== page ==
A year ago Johnny Khawand saw the home he grew up in ripped apart by the massive explosion in a chemical dump in the port of Beirut, Lebanon – one of the largest non-nuclear blasts in history. For hours Johnny fought to save neighbours trapped in the rubble, seeing some die in front of him. Now, after months of restoration work, he’s coming back to try to rebuild his life, hoping that the unique spirit of his close-knit, multi-faith neighbourhood – Karantina – will survive. As he enters his house again for the first time, memories flood back – both comforting and distressing. Johnny and other survivors have formed close bonds with some of the volunteers, including engineers and architects, who’ve spent the last year rebuilding the district for free. They’re passionate about restoring its ancient buildings exactly as they were before. But they’re angry that they’ve received no help from the Lebanese state, which is accused of negligence over the explosion. And Johnny and others now fear that wider redevelopment plans will bring in big money and change Karantina’s character forever. Tim Whewell asks if Beirut’s “village in a city”, with its many layers of history and memory, can survive?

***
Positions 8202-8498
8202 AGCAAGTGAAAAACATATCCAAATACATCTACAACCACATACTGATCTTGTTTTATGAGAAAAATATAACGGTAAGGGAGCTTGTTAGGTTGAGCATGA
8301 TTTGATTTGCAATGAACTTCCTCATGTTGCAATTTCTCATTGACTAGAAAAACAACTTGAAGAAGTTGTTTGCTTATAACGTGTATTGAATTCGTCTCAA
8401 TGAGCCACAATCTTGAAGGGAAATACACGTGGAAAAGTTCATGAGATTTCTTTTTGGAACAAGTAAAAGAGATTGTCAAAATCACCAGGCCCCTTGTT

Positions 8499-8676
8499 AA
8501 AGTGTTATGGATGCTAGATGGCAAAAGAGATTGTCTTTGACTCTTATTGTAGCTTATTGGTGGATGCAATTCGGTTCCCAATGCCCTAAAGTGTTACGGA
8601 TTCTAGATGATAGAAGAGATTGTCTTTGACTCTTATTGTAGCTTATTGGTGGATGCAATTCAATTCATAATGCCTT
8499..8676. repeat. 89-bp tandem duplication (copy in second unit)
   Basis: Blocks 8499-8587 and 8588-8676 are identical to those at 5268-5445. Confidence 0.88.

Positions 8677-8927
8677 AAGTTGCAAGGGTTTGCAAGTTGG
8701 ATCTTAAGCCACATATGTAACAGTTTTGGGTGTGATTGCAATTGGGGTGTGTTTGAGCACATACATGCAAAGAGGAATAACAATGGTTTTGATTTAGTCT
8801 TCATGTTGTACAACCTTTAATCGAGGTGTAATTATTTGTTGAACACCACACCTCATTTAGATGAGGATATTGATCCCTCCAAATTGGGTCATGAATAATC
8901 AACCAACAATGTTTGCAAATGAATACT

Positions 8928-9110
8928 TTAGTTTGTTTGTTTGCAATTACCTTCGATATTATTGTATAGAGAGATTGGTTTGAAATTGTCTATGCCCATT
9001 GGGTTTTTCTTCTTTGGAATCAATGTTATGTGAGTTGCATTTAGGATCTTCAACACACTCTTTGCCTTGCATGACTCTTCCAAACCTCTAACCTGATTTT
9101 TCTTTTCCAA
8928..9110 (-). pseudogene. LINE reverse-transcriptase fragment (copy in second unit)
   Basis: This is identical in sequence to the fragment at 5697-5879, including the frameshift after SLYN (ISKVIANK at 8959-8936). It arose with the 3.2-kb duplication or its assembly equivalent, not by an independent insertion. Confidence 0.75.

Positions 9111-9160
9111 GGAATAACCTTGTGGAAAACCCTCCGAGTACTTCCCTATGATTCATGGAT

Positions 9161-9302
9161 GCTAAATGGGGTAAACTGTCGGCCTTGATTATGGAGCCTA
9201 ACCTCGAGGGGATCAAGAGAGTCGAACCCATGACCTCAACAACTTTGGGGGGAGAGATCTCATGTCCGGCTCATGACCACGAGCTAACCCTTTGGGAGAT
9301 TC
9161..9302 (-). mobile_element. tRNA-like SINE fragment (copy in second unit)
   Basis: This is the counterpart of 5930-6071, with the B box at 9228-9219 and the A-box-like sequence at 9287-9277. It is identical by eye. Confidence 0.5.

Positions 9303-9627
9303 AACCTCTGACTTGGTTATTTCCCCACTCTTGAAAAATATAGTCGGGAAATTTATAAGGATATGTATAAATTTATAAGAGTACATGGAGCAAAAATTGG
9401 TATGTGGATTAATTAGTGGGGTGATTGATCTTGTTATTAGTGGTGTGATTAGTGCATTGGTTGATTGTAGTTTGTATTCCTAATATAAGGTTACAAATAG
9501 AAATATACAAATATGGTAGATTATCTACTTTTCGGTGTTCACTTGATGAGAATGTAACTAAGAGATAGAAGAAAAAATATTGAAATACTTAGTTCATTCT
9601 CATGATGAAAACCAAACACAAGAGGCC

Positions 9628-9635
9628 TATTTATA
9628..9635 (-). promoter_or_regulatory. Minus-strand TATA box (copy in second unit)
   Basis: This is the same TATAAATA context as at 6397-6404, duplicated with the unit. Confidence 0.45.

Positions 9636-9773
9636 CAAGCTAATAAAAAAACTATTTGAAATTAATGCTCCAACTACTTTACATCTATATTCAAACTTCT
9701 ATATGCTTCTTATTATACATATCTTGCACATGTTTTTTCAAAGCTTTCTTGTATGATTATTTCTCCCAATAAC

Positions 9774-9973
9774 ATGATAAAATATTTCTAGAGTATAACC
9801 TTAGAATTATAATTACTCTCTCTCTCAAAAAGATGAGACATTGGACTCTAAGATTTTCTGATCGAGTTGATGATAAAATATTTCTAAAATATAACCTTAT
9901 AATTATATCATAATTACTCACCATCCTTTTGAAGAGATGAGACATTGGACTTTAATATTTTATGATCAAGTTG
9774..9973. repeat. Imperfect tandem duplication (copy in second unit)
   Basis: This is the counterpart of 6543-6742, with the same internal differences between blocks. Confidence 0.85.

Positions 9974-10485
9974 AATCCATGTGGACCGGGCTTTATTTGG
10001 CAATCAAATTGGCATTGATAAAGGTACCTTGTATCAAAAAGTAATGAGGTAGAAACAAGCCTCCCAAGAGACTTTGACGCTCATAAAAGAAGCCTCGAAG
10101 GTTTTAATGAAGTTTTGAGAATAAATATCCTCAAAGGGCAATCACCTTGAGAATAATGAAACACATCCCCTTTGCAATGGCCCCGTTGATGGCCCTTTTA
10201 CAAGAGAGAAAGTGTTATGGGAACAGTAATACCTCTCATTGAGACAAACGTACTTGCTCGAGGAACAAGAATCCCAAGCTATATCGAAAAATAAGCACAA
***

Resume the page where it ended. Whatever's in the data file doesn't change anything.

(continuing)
Reporter and producer: Tim Whewell
Producer: Mohamad Chreyteh
Editor: Bridget Harney
(Image: Beirut explosion survivors Manal Ghaziri and Johnny Khawand outside the ruins of a neighbours' house in the Karantina district. Credit: Mohamad Chreyteh/BBC)
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